Tactics ft. Gibraltar Chess

Is this a new song?  Not quite.  A reminder of the importance of studying tactics?  That sounds more like it.

We’ve all heard it before.  Any chess player knows the age-old saying, “chess is 99% tactics.”  One can argue on either side of that statement, or the extent to which it is true.  Yet, the point is that, in any case, the number can seem dauntingly high.  However, it doesn’t have to be scary – there are many ways to improve one’s tactical vision.  Let’s go through a few of them before continuing.

Tactics
Tactics are important, whether they’re for football in the upcoming Super Bowl or for any chess game

Practicing is one of the easiest methods of improving tactical vision.  This can be achieved through online and printed sources.  For example, one website where one can practice tactics is chesstempo.com – it is probably my favorite tactics practice program out there.  Chess.com also has its well-known tactics trainer, and while it is decent, I never got into it as Chesstempo had been my first platform.  Still, it is a perfectly viable method of tactics training.  Overall, those two websites are probably the two most popular on the internet.  Books are also a long-used method of tactics practice.  One of the most well-known tactics books on the market is Laszlo Polgar’s 5334 Problems, Combinations, and Games.  Using practice tools such as these is one great way to improving one’s tactical acuteness.

Another method to improve tactical vision is to improve pattern recognition, something that I have written about in the past.  If you gave someone several tactical problems in a row, each testing the same motif, you would expect that person to, in general, solve each problem quicker than the previous one.  This is because of pattern recognition and the understanding that certain placements of pieces have increased probabilities of uncovering certain tactical motifs.  Studying basic patterns and motifs opens the door to a world of tactical possibilities.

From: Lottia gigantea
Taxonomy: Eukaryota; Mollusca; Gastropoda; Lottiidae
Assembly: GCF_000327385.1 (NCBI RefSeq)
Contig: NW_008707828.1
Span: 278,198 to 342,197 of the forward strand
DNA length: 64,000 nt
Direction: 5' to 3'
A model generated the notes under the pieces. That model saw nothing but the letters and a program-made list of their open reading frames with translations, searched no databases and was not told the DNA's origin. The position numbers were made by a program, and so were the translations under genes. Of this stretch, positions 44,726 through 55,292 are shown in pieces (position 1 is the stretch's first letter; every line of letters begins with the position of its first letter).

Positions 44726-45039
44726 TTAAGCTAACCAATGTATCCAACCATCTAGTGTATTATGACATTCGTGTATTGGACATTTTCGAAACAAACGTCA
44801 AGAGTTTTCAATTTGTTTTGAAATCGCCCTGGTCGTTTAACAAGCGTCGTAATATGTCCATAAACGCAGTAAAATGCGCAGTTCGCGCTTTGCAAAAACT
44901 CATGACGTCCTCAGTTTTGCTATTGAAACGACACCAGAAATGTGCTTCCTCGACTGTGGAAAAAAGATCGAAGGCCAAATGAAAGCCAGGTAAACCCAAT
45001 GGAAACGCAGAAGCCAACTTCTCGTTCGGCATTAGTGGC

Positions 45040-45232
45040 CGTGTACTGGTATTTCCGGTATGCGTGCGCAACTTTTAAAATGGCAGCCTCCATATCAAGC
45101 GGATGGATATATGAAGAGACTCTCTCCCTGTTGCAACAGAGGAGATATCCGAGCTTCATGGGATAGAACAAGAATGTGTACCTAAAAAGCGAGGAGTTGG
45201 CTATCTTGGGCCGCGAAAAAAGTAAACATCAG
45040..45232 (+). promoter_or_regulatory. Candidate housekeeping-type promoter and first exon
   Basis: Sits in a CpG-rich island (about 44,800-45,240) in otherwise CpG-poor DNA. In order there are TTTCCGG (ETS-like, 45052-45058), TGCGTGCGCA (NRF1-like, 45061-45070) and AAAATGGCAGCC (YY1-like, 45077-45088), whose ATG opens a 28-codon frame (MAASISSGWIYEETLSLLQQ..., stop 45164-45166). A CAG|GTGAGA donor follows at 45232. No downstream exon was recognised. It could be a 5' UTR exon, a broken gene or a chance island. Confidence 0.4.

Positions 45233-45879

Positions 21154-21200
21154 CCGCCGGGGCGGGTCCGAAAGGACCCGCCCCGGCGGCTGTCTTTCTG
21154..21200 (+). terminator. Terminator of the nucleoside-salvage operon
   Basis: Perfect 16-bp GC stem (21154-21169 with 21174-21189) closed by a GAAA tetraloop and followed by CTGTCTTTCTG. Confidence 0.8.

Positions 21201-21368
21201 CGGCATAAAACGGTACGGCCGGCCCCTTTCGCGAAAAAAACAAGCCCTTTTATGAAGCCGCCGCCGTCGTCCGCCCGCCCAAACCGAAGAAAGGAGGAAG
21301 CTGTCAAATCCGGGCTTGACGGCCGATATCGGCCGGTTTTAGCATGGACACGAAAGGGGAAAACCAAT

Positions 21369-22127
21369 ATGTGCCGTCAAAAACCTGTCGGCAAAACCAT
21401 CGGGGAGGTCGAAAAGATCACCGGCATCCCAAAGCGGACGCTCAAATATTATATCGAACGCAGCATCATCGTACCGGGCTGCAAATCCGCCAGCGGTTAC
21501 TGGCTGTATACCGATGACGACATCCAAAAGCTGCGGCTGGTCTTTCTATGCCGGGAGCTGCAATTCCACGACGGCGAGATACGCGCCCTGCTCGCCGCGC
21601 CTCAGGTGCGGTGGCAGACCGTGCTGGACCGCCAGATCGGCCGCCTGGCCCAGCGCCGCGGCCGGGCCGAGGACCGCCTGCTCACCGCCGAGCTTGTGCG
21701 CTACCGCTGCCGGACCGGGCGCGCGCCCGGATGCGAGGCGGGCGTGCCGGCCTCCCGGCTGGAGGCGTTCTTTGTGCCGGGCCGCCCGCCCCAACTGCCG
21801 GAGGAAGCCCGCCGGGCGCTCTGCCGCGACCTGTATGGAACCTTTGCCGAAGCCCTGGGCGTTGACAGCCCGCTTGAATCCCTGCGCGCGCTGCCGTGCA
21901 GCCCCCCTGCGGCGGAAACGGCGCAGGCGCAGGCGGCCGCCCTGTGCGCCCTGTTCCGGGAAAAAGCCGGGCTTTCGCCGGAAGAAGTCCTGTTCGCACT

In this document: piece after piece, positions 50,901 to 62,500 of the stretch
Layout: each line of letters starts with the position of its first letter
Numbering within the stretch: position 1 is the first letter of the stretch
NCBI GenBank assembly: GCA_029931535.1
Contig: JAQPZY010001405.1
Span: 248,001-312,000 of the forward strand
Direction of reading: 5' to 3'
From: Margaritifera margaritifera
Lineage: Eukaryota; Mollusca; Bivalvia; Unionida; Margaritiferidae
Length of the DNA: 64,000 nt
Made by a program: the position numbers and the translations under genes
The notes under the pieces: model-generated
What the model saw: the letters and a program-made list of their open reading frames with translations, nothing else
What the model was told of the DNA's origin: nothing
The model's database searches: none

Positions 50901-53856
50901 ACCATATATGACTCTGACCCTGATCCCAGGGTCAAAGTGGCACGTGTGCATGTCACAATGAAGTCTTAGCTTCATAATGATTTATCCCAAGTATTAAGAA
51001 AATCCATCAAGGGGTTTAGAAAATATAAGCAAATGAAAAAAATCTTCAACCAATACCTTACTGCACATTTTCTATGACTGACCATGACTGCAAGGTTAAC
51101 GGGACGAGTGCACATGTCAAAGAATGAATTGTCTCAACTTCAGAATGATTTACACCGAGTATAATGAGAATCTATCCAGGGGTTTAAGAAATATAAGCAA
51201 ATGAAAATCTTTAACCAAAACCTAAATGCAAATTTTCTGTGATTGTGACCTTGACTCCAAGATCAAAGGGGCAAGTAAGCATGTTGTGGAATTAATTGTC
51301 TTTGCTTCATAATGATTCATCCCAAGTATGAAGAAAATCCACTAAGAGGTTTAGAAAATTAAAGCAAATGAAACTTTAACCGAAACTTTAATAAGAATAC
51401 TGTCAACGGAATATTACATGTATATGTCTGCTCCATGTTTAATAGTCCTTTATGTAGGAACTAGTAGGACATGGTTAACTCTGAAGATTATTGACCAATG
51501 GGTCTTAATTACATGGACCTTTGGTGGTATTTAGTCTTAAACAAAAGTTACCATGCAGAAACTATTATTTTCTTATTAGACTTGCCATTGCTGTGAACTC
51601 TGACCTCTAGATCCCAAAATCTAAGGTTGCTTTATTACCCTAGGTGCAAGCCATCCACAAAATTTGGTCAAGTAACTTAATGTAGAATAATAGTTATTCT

So now that we know how to improve tactics, let’s take a look at a few particularly enterprising examples that I found from the recently-concluded Tradewise Gibraltar Chess Festival that show how important it is to have an eye out for tactics at all times.  For each position, I’ll show you the position for which you need to find the best move.  To best simulate game conditions, try to calculate all necessary variations while only looking at the given position.  I will also link the game viewer that has the entire game if you would like to play through it, but try to view the game only after you attempt the puzzle.  As a note, these puzzles are presented in chronological order, not in any order of difficulty.  Good luck!

#1:  Tate – Nakamura

 

Tate-Naka
Position after 19. Qb3

 

#2:  Vachier-Lagrave – Batsiashvili

 

MVL-Batsiashvili
Position after 24. … Qd4

 

#3:  Pichot – Cheparinov

 

Pichot-Cheparinov
Position after 21. Rxb7

 

#4:  Le – Dubov

 

Le-Dubov
Position after 44. … Bc7

Hopefully, you solved most of those puzzles.  If you did not solve any one of them, perhaps it gives you one type of pattern to practice further.  Even if you were able to solve all of them, it is still important to get periodic practice in, as it is always beneficial to stay in touch.  As an added point, practicing tactics can be a quick and straightforward way to keep on top of chess when there may not be as much time to sit down and dedicate time to it.  Who knows?  Maybe in one of your next games, you can unleash a lethal tactic that your opponent never saw coming!  As always, thanks for reading, and I’ll see you next time.

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